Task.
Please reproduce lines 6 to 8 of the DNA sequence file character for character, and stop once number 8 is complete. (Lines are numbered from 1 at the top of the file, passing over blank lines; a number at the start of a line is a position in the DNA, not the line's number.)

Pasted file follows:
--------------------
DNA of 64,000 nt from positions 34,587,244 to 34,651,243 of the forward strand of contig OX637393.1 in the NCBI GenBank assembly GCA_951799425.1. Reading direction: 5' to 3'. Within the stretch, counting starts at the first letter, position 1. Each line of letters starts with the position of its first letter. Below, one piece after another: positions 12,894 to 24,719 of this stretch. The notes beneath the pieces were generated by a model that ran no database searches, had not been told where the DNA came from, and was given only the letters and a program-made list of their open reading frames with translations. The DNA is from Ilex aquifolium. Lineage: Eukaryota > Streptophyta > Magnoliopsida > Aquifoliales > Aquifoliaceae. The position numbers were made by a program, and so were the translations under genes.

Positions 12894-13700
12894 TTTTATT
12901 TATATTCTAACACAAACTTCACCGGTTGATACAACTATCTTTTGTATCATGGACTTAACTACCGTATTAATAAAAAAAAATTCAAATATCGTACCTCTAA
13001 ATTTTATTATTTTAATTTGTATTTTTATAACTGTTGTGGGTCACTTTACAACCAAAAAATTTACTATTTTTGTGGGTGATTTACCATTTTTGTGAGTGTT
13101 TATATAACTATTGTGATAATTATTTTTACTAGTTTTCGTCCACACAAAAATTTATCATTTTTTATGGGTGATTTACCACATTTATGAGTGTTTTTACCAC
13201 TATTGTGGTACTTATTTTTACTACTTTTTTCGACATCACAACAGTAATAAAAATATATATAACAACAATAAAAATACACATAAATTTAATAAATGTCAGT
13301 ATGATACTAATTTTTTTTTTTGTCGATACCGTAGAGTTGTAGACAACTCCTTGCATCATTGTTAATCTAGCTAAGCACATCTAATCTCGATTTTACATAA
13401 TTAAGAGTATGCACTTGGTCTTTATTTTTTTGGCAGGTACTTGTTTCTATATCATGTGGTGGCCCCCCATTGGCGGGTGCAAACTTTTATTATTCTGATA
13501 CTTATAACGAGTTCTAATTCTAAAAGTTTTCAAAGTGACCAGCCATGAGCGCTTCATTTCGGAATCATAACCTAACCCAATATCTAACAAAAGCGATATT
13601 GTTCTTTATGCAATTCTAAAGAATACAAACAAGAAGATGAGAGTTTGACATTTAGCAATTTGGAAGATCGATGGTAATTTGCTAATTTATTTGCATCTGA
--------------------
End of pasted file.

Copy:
13101 TATATAACTATTGTGATAATTATTTTTACTAGTTTTCGTCCACACAAAAATTTATCATTTTTTATGGGTGATTTACCACATTTATGAGTGTTTTTACCAC
13201 TATTGTGGTACTTATTTTTACTACTTTTTTCGACATCACAACAGTAATAAAAATATATATAACAACAATAAAAATACACATAAATTTAATAAATGTCAGT
13301 ATGATACTAATTTTTTTTTTTGTCGATACCGTAGAGTTGTAGACAACTCCTTGCATCATTGTTAATCTAGCTAAGCACATCTAATCTCGATTTTACATAA